Obviously, if I’m going for a max I wouldn’t limit my rest completely, in that case I would want to be as fresh as possible in order to hit the desired weight – but you catch my drift here.
Aside from that I find that timing my sets keeps the intensity high within my workouts and ensures a solid training session. You know what that feels like and you know when you don’t get one.
Start timing your sets and get to work.
2. Super Set!
Timing the rest was more applicable to strength work, but incorporating super sets can be used for adding a little extra in, or tossing in some “Sneaky Conditioning.” A super set can be used however you want, whether it be for strength lifts, strength and conditioning, or straight up conditioning.
I originally started doing this within the programming here at my gym because I wanted to give my athletes as much as possible and really pack that hour with as much training as I could. Our classes are all an hour long so I had to get creative, enter then sneaky conditioning.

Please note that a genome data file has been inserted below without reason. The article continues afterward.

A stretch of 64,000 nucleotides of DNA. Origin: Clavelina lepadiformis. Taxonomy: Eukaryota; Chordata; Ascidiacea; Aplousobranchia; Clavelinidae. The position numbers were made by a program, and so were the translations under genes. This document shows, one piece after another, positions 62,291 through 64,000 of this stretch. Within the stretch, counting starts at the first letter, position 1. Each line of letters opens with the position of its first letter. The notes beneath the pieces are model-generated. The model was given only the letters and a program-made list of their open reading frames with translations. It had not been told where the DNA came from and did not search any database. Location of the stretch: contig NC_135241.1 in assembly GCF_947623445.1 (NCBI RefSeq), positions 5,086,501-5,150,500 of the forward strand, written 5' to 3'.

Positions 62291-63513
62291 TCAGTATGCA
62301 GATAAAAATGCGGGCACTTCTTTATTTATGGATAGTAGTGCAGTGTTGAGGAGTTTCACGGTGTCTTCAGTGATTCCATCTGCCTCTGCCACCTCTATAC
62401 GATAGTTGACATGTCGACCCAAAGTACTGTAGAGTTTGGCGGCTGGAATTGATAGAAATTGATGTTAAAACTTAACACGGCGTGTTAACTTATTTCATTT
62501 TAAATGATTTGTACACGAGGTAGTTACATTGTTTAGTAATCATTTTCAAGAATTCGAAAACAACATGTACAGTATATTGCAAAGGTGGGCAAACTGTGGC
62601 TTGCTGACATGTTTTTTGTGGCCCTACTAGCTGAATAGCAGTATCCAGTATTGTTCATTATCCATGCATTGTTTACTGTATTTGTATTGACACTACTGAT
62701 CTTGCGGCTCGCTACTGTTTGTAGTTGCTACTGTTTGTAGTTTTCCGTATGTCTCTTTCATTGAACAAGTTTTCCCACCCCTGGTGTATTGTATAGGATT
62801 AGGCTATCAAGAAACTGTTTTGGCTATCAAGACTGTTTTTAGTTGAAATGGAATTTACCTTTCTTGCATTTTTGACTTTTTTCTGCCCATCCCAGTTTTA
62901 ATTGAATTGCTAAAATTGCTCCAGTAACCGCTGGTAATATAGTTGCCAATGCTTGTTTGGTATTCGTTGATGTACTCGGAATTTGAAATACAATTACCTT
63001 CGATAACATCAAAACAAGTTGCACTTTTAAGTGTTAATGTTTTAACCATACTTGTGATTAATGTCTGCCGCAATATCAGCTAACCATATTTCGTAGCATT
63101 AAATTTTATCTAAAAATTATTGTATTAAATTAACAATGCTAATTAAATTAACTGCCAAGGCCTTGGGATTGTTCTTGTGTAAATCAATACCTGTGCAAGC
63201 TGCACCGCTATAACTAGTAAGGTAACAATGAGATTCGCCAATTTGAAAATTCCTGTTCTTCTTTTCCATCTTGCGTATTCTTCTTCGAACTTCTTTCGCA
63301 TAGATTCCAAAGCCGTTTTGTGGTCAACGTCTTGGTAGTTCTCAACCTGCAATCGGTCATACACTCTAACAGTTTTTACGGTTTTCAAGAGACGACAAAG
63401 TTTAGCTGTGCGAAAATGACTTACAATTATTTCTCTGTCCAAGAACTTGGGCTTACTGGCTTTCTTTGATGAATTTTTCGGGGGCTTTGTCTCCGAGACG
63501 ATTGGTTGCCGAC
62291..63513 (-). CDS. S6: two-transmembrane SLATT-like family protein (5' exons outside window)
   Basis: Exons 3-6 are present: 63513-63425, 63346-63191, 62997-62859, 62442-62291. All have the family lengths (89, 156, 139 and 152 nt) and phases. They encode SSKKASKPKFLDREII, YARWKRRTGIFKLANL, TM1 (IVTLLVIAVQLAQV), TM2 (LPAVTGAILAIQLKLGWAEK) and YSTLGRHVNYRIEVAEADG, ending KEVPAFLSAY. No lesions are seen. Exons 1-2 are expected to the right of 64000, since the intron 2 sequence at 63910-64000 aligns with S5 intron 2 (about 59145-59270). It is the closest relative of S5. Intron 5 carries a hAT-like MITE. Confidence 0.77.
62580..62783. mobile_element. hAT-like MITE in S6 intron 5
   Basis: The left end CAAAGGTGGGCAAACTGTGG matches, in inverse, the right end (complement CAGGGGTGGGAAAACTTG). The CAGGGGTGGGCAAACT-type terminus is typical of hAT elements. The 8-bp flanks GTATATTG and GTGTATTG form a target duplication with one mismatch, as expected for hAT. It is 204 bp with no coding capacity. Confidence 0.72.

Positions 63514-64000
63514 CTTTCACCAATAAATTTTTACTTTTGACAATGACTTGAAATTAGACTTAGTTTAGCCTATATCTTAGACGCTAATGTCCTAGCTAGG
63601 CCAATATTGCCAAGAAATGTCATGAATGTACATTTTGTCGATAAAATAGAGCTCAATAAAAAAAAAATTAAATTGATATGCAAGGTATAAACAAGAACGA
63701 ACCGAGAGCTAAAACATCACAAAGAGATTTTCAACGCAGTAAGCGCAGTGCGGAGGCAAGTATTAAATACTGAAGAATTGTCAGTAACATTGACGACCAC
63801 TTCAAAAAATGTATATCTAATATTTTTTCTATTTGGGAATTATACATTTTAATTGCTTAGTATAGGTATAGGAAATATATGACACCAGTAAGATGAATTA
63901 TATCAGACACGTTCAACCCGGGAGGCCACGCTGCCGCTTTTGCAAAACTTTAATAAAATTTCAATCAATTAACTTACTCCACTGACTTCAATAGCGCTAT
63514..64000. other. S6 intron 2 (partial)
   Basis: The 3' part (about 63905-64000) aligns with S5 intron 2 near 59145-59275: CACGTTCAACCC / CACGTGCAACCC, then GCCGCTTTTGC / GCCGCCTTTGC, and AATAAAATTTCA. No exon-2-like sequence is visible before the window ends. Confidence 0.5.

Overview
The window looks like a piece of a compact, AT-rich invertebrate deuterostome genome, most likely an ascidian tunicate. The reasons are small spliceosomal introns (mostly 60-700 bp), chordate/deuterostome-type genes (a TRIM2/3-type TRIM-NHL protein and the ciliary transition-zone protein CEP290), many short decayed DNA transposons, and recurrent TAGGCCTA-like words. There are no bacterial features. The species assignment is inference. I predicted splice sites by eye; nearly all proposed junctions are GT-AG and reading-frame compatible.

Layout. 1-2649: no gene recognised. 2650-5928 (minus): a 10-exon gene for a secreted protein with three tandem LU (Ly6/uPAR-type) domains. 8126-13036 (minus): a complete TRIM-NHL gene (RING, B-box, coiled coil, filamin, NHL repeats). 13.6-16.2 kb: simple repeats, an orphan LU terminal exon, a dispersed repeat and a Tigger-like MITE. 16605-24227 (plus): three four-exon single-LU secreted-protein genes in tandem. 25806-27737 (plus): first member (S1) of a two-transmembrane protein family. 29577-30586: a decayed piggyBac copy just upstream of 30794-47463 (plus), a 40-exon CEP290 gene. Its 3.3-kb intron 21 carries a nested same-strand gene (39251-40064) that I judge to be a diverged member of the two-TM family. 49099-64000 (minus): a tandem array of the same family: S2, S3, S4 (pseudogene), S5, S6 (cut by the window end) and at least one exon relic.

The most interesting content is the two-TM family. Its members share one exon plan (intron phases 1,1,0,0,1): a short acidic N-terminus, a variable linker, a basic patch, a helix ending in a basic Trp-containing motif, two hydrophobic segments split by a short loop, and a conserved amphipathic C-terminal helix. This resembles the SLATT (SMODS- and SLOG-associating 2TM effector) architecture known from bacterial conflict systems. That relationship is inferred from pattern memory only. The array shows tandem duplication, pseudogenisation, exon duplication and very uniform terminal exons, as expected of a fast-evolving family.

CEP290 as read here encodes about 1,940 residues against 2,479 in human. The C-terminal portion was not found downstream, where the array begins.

Super sets aren’t anything new, every bro on the block knows what a super set is and probably yells it out at least 6 times during a workout even if he’s not doing one.
Super sets are a fantastic way to add in extra accessory work, put some extra stress on the muscles in a short amount of time, sprinkle in a little extra conditioning, and just get more work done in general. We usually toss in a super set almost every training session to squeeze in some more work, primarily with accessory lifts.
So instead of doing a set of weighted lunges and then taking a break for a few minutes, head straight to another exercise that either compliments the one you just did or hits something on the opposite end and then take a break.
Related: 5 Day Superset & Timed Set Muscle Building Workout
For example, I would do a set of 12 weighted lunges, then as soon as I was done I would move straight into a set of 5 good mornings and then take a break for a minute or so. Do that for a few sets and BAM, more work done and the intensity is still cranked to 11.